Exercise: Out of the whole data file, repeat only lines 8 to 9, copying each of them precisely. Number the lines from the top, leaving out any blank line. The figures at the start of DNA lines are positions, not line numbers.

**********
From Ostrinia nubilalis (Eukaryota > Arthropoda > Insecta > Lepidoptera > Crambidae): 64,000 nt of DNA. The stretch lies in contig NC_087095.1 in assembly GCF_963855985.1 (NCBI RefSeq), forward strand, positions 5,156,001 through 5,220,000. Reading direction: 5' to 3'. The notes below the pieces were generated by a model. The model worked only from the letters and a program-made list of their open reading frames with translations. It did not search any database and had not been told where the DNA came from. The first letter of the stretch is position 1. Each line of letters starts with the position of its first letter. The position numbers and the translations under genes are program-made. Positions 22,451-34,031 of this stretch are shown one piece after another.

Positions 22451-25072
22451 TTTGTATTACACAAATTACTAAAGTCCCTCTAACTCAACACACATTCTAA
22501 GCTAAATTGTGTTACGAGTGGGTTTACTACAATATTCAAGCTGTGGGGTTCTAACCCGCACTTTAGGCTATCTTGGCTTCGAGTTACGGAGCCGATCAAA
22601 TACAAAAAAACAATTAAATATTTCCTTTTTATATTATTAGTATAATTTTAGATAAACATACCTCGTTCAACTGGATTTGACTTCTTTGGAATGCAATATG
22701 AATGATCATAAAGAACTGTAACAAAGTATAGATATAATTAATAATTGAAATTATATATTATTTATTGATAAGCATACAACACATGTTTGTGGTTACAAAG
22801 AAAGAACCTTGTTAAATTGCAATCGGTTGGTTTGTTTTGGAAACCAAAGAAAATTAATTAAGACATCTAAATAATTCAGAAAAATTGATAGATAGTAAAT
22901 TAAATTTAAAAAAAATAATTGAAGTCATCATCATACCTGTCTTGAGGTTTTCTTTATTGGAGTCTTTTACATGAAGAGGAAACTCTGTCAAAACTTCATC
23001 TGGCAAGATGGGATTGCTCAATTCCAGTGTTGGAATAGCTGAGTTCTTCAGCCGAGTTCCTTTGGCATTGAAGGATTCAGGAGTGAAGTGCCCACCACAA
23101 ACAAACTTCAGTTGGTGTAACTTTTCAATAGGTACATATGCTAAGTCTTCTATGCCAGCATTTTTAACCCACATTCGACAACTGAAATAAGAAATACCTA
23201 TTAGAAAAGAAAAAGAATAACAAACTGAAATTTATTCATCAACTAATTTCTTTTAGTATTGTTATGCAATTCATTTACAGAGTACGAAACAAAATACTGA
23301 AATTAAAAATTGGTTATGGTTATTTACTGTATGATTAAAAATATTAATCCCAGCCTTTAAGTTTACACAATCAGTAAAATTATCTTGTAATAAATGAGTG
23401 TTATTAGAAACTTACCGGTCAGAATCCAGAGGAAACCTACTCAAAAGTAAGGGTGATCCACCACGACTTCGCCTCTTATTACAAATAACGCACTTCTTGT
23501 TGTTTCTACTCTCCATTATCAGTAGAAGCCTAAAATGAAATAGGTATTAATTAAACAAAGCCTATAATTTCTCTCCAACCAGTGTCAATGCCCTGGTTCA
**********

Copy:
22901 TAAATTTAAAAAAAATAATTGAAGTCATCATCATACCTGTCTTGAGGTTTTCTTTATTGGAGTCTTTTACATGAAGAGGAAACTCTGTCAAAACTTCATC
23001 TGGCAAGATGGGATTGCTCAATTCCAGTGTTGGAATAGCTGAGTTCTTCAGCCGAGTTCCTTTGGCATTGAAGGATTCAGGAGTGAAGTGCCCACCACAA